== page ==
Inflation rate rose in December 2018 for the second consecutive month to 11.44 percent, 0.16 percentage points higher than the 11.28 percent recorded in November 2018.1 The rise in inflation was driven by the food component of inflation which increased to 13.56 percent from 13.30 percent within the same period. Further disaggregated data shows that the highest increments were recorded in the price of basic food items such as bread, cereals, fish, meat, potatoes, yam and other tubers. Core inflation experienced no increment from the previous month, stagnating at 9.80 percent. Seasonal demand effect is closely linked to the rise in inflation given that the holiday season is associated with a rise in the price of food items. In the coming month, we expect the inflation rate to continue on the upward trend considering the increase in election-related spending. The current monetary policy parameters should remain unchanged until a clearer picture of the effect of the election on economic indicators is known
Macroeconomic Report & Economic Updates
Recent ranking by the World Bank, portrayed Nigeria as having a poor business environment based on the ease of doing business in 2016. Although, Nigeria moved one position forward from previous (2015) ranking, to attain the 169th position out of the 190 global economies reviewed4. This poor rating is resultant of a myriad of factors, including: difficulties in starting a business, enforcing contracts, inaccessibility to credit, tax payment issues, as well as unreliable supply of energy, and labour market regulations. Going forward, improving the efficiency of tax administration by adopting the latest technology to facilitate the preparation, filling and payment of taxes will be beneficial for the business community.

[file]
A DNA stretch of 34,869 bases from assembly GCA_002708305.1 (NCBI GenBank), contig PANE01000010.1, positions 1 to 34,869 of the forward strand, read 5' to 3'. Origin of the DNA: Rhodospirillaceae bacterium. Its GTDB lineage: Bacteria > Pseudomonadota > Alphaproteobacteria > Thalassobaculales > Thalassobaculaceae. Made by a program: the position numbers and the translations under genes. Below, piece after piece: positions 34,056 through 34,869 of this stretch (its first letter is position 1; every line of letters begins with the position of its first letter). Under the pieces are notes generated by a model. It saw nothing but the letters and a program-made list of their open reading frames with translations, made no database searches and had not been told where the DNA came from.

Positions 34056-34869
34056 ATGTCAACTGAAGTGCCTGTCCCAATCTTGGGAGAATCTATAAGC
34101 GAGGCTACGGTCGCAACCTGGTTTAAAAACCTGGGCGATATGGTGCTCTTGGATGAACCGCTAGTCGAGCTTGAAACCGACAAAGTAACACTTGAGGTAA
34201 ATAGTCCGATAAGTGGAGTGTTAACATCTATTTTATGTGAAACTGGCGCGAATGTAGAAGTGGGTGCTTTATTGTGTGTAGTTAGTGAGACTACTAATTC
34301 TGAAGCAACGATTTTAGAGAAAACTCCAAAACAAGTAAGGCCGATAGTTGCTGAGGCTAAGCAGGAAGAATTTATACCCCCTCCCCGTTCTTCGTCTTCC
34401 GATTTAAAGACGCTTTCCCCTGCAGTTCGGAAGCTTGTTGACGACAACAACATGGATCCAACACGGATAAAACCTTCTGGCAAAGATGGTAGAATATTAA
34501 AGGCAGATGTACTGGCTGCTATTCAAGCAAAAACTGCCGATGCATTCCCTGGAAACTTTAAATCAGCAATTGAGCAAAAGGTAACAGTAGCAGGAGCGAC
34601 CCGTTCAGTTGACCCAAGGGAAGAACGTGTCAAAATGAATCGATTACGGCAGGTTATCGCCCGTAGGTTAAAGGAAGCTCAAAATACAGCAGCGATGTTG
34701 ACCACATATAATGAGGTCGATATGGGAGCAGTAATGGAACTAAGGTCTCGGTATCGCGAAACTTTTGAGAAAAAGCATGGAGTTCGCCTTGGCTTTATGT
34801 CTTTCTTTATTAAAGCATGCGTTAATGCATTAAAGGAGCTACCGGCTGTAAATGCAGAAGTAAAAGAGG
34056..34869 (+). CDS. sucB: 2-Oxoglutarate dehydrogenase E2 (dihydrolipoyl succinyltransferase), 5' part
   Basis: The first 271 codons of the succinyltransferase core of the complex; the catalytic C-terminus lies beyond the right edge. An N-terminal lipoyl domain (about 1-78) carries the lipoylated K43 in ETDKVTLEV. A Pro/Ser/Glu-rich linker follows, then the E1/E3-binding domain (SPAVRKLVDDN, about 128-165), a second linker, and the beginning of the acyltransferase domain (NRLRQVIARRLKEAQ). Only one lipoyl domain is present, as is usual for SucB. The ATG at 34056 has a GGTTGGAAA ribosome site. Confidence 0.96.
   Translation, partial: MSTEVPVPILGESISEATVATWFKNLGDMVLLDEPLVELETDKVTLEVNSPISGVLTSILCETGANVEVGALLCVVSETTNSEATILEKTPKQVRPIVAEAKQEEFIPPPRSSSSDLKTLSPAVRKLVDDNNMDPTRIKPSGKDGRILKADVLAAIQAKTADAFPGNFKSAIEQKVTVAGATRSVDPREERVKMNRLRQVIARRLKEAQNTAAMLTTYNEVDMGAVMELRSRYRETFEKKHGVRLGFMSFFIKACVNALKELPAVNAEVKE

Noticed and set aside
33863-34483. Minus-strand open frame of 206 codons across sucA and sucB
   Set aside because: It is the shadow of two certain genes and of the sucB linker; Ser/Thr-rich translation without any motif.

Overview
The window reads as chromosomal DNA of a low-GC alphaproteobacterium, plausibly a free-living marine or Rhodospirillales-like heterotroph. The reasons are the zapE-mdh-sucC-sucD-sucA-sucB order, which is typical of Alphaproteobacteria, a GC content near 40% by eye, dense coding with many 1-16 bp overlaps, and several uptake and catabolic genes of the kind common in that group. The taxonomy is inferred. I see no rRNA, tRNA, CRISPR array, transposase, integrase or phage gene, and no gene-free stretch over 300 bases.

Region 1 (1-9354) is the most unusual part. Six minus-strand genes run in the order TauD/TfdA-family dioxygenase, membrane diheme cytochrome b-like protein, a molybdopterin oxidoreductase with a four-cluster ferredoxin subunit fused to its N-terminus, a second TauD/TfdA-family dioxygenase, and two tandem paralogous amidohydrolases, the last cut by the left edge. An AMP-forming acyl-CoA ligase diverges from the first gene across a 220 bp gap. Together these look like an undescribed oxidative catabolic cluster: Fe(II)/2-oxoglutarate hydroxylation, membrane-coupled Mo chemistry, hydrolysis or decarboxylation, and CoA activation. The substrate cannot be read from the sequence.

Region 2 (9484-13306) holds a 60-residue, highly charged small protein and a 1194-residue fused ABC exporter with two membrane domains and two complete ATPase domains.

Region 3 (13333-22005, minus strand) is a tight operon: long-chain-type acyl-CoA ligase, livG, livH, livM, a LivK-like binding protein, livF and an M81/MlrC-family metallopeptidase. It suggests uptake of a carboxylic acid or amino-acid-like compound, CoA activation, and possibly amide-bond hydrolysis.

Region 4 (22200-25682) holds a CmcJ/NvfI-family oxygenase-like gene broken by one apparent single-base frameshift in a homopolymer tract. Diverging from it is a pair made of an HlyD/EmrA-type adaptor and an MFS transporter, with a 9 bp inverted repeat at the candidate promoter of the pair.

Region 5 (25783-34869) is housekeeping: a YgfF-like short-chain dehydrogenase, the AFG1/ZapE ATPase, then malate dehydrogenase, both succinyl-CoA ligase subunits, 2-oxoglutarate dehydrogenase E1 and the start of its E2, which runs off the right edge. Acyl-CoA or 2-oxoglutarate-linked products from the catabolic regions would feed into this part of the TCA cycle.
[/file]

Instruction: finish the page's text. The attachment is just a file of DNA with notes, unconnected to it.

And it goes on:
Nigerias external reserve fell marginally by from $25.36 billion to $25.16 billion. The decline likely reflects the continued sales of dollar by CBN amid fall in oil revenue. Similarly, the naira/dollar exchange rate depreciated marginally by 0.5 percent to N424/$ at the parallel segmentas also seen in preceding weeks. The continued depreciation likely points to banks low level compliance to CBNs dollar sales directive made in August, 2016, thus creating artificial dollar scarcity in the parallel market.
The paper highlights the importance of oil sector transparency in order to support governments push towards structural reforms and inclusive growth.
The Nigeria Economic Chart Pack is a graphical display of relevant and periodic data to capture trends in the domestic economy. The report aims to illustrate the changes in economic trends with the aid of descriptive charts and a short note that describes the trend and drivers for the graphs.